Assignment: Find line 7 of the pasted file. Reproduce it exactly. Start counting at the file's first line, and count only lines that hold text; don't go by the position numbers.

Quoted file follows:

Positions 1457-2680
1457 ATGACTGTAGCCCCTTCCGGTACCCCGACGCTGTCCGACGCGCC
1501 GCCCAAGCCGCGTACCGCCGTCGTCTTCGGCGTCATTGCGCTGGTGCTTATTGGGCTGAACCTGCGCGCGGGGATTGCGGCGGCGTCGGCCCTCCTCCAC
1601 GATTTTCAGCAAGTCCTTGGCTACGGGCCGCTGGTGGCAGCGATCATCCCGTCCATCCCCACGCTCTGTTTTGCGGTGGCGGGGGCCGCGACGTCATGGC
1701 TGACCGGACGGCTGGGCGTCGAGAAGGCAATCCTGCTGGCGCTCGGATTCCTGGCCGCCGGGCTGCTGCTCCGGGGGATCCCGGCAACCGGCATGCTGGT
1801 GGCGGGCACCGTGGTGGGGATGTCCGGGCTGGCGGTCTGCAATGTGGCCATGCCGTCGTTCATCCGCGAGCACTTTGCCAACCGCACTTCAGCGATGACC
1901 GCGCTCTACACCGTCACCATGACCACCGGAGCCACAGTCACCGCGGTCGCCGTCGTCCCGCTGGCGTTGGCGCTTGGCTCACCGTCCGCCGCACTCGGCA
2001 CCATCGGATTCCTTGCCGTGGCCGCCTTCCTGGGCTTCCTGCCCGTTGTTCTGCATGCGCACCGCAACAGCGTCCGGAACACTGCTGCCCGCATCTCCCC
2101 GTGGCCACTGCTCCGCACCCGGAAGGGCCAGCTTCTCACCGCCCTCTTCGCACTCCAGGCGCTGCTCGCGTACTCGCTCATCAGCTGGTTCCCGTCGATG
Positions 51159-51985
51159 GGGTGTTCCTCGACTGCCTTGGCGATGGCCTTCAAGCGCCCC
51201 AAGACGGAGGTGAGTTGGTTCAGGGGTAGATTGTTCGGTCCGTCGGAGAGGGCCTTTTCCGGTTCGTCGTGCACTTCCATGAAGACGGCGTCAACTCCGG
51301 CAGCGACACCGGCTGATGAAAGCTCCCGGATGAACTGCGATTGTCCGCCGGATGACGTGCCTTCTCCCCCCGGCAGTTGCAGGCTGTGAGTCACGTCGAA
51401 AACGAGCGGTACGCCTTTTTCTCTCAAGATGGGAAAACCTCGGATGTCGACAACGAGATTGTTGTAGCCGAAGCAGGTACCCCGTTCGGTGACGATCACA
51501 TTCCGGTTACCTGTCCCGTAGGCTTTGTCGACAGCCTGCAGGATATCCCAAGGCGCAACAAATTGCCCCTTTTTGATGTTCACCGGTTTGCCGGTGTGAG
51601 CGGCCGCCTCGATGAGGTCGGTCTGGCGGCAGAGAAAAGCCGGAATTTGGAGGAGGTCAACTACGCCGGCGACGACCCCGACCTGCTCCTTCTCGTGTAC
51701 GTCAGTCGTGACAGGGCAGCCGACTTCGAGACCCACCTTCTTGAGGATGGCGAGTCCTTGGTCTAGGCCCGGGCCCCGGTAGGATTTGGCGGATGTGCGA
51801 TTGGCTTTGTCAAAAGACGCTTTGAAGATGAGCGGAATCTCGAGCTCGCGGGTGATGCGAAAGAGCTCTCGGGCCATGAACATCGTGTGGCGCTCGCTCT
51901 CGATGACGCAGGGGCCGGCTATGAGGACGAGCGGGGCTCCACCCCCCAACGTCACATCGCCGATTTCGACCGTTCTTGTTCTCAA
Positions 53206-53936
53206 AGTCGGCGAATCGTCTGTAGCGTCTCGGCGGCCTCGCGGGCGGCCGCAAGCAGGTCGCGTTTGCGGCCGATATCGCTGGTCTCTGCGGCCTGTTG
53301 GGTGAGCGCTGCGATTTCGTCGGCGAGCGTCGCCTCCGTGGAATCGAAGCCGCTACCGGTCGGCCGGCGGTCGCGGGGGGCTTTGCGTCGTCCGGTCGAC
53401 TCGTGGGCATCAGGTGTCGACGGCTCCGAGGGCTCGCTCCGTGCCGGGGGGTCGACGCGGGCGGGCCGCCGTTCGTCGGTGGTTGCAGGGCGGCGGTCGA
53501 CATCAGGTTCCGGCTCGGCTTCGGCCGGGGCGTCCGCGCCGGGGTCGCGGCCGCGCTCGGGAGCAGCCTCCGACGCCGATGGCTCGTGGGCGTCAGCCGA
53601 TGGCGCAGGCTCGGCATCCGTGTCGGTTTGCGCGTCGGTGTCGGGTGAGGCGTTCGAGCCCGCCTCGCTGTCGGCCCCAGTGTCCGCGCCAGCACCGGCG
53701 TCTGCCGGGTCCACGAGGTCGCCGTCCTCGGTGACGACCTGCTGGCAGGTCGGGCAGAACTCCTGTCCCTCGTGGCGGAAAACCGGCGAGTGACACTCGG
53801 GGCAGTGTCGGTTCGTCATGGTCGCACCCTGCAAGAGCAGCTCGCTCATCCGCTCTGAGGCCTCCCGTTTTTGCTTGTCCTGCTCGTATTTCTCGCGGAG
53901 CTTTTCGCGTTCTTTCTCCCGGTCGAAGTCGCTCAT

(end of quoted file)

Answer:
1901 GCGCTCTACACCGTCACCATGACCACCGGAGCCACAGTCACCGCGGTCGCCGTCGTCCCGCTGGCGTTGGCGCTTGGCTCACCGTCCGCCGCACTCGGCA